Locations of collection sites of soil samples and Brant oak leaves at five different distances (1000, 1500, 2000, 2500 and 10,000 m [control]) from the gas refinery (drawn by H. Dadkhah-Aghdash using software of ArcGIS Desktop. version of 10.5. ESRI, California, US. https://desktop.arcgis.com).

In the lab, firstly the leaves were categorized into two types: unwashed leaves and leaves washed with ethylenediaminetetraacetic acid (EDTA) solution to remove some atmospheric dusts and particles deposition. The leaf and soil samples were dried for 10 days until they reached a constant weight at lab temperature. The leaves were grinded and homogenized, soils were sieved with ASTM mesh (DAMAVAND, Iran) with a diameter of 2 mm and homogenized.

To determine the pH and electrical conductivity (EC) of soils, 2 g of the soil samples were shaken in 10 ml of double-distilled water with a ratio of 1:5; after 1 h, the pH and electrical conductivity (EC) of the solution were measured by a digital pH meter (Fan Azma Gostar Company, Iran) and EC meter (Sartorius, PT-20, USA). The analysis of the particle sizes of the soil was carried out using the hydrometer method and texture class was determined with a soil texture triangle37.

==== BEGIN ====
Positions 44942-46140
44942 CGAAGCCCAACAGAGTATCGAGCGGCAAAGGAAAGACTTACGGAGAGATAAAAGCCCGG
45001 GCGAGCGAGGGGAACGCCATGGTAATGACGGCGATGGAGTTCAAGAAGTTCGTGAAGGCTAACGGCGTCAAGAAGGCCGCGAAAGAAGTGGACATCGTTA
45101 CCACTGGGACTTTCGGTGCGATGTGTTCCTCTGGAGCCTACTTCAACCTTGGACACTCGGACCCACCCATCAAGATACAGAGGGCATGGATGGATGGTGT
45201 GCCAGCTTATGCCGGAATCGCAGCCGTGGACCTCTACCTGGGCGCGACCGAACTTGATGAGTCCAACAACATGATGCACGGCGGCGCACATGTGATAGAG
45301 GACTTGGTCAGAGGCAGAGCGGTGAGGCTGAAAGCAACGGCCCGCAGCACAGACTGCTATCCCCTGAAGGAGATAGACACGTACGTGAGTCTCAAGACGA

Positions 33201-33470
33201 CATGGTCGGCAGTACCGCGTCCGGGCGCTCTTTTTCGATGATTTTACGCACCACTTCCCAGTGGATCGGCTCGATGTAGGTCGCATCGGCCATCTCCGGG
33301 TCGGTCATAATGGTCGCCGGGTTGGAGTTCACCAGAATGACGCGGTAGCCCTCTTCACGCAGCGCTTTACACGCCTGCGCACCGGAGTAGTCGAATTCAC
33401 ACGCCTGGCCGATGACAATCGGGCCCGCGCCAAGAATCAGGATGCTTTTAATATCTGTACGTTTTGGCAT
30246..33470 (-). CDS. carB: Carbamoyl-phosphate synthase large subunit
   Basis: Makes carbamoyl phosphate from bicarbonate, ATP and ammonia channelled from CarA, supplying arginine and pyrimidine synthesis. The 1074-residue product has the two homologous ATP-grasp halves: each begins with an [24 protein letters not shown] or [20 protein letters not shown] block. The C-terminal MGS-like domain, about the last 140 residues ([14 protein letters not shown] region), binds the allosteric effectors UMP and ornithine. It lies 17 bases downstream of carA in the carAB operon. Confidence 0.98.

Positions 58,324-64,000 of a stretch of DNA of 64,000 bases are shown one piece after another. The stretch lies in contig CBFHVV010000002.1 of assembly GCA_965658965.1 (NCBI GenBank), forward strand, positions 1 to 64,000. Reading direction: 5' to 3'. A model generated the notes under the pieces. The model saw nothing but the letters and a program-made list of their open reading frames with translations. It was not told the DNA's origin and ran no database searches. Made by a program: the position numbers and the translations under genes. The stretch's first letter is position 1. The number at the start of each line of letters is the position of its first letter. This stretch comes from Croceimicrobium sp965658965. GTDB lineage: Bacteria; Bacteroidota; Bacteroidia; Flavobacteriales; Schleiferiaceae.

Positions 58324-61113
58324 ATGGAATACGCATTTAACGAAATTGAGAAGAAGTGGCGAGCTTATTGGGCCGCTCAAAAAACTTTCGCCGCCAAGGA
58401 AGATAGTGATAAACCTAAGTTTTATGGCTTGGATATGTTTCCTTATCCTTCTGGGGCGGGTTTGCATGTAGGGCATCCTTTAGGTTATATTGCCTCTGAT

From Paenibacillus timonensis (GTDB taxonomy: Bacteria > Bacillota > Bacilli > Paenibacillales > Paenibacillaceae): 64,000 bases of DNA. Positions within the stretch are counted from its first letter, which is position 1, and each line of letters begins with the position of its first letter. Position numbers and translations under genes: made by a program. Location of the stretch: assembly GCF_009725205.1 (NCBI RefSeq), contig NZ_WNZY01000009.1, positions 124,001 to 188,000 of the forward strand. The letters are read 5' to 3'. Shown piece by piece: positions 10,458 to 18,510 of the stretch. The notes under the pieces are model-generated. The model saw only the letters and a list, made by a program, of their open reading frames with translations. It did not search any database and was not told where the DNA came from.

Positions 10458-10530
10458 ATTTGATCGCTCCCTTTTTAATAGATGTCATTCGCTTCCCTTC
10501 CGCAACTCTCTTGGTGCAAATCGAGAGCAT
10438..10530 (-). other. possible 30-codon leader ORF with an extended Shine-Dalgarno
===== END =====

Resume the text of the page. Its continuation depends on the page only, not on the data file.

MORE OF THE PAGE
According to different U.S.EPA protocols that were modified by following references, the soil and leaf samples were prepared and dissolved. The digestion of soil samples was conducted with a mixture of concentrated HF–HClO4–HNO338. Approximately 0.5 g of dry soil sample was digested with 10 mL of HCl on a hot plate at ~ 180 °C until the solution was reduced to 3 mL. Approximately 5 mL of HF (40%, w/w), 5 mL of HNO3 (63%, w/w), and 3 mL of HClO4 (70%, w/w) were then added and the solution was digested. This process was continued with adding 3 mL of HNO3, 3 mL of HF, and 1 mL of HClO4 until the silicate minerals had fully disappeared. This solution was transferred to a 25 mL volumetric tube, and 1% HNO3 was added to bring the sample up to a constant volume for the element’s determinations. After filtering the digested samples, the concentrations of sulfur (S), arsenic (As), chromium (Cr), copper (Cu), lead (Pb), zinc (Zn), manganese (Mn), and nickel (Ni) were measured via inductively coupled plasma mass spectrometry (ICP-MS,7500 CS, Agilent, US). The procedures of quality assurance and quality control (QA/QC) were performed.To quantify element contents from soil samples, external standards with calibration levels were used. The precision and the repeatability of the analysis were tested on the instrument by analyzing three replicate samples.